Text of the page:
Carter Dillard

Populist climate action and species survival require thinking about freedom from specific oppressors

In September 2022, an international group of climate scientists published a study showing that the world was close to, or in some cases had even surpassed, key tipping points in the climate crisis that would trigger irreversible changes in the world’s ecosystems. These include the collapse of the Greenland and West Antarctic Ice Sheets, tropical coral reef die-off, the abrupt thawing of Northern permafrost, the loss of Barents Sea ice, the melting of mountain glaciers, the dieback of the Amazon rainforest, and changes to the West African monsoon that will impact the Sahel region of Africa.

This article was produced by Earth | Food | Life, a project of the Independent Media Institute.

These points launch the world into the unknown and unknowable, as they engage feedback loops the consequences of which we cannot accurately predict. And yet those predictions concern the mass suffering and death of tens of millions, and maybe more. We are at a tipping point. And President Biden has yet to declare the climate emergency he publicly pondered in July 2022. He likely (and legitimately) fears a political backlash; populism is seen now as a barrier to climate reforms.

What’s wrong? Threats to our species as a whole, and to our survival, are amorphous things. They are too large, and too slow, for us—for the slowly evolving human brain—to see properly. But threats framed as originating from other persons, from the people around us are not. Our species is quite accustomed to dealing with such threats—this is the history of war. And in the case of things like pandemics, where amorphous threats like contagions were framed as threats by the government to deprive us of liberty, they have triggered terrifying populist responses.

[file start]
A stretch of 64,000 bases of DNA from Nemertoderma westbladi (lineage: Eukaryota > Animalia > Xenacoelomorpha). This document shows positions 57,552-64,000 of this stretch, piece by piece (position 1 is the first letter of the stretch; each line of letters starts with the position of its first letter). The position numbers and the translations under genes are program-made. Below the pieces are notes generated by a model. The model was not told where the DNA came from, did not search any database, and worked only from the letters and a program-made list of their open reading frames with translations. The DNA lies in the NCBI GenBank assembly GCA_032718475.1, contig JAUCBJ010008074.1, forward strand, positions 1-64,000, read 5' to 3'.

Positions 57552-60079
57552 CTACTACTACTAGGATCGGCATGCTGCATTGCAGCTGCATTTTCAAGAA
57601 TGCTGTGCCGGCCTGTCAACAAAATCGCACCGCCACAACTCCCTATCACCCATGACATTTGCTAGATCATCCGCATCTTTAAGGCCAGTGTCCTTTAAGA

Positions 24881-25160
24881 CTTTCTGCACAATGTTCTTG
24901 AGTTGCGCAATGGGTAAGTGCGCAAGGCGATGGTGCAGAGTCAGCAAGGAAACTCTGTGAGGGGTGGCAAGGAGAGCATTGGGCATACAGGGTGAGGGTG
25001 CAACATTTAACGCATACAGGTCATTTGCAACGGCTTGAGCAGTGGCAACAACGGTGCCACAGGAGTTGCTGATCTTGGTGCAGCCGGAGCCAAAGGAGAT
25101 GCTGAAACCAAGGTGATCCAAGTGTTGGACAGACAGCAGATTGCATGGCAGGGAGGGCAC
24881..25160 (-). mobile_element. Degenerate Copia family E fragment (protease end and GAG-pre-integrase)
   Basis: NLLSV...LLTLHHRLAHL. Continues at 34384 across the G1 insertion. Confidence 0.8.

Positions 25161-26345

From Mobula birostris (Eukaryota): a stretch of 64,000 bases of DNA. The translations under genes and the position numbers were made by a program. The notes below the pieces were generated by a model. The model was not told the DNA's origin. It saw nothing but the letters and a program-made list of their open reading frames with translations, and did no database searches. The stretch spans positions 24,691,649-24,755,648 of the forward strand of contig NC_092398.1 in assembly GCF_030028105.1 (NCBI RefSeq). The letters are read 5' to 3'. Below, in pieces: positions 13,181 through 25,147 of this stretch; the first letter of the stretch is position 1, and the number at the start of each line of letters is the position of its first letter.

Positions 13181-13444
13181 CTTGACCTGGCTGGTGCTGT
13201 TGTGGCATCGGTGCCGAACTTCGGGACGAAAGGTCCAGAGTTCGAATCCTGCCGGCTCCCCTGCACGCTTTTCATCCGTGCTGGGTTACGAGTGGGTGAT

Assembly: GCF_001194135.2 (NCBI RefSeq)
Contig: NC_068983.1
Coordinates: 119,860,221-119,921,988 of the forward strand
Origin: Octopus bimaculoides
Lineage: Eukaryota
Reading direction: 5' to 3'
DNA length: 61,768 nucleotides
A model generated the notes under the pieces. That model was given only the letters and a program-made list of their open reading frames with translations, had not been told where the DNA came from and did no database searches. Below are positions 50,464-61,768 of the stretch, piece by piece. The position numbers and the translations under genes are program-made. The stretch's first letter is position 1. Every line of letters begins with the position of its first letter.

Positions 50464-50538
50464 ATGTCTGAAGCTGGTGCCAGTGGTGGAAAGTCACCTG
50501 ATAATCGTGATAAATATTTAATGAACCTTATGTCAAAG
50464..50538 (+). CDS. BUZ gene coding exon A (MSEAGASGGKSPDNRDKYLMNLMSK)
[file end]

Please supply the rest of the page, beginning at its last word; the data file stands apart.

The climate crisis certainly is a form of oppression, exacted upon a vast majority of middle and low-income folks by a wealthy few in a fossil fuel industry that knew and hid the facts of what it was doing, and the relatively few politicians and world leaders that authorized and enabled their acts. And while we are accustomed to scientists and those same politicians framing news regarding the crisis, or very young persons like Greta Thunberg with their angry but relatively muted responses centered on the rights of future generations, we can imagine other framings.

What if the news that climate crisis-driven heat waves are killing people were not framed as a study or science at all, but the still true vision of a handful of wealthy elites and the few thousand political cronies that protect their profits by committing the indiscriminate killing of children, of grandmothers, and of pregnant women. Why not see it this way, in the terms our brains might react to? Why not frame it in terms of class, which triggers action on the right and left, often beyond the margins? Yes, climate change is an ethereal thing we cannot touch, like the bullets of Putin’s army, but that’s merely a choice of how we perceive it. Who pays the price of the crisis and who benefits from it, and the science that shows such a flow of responsibility, is a fact.

It could be that we do not frame it in this way because that framing does not present any particular solution, any better solution, than more amorphous frames. We still need to go to courts and other bodies to determine liability. We still need governments, and their processes to regulate emissions or build systems of sequestration. We still need massive regulatory networks to implement climate mitigation plans.

All of this is true, but it is also true that—like the trials at Nuremberg—the world has faced unprecedented threats and the situations that followed them with unprecedented systems of justice. Perhaps climate change is such an unprecedented threat, justifying solutions—like the demanding particularly culpable corporations follow the lead of companies like Patagonia—and begin to transform their structure accordingly to start to repair the damage they have caused.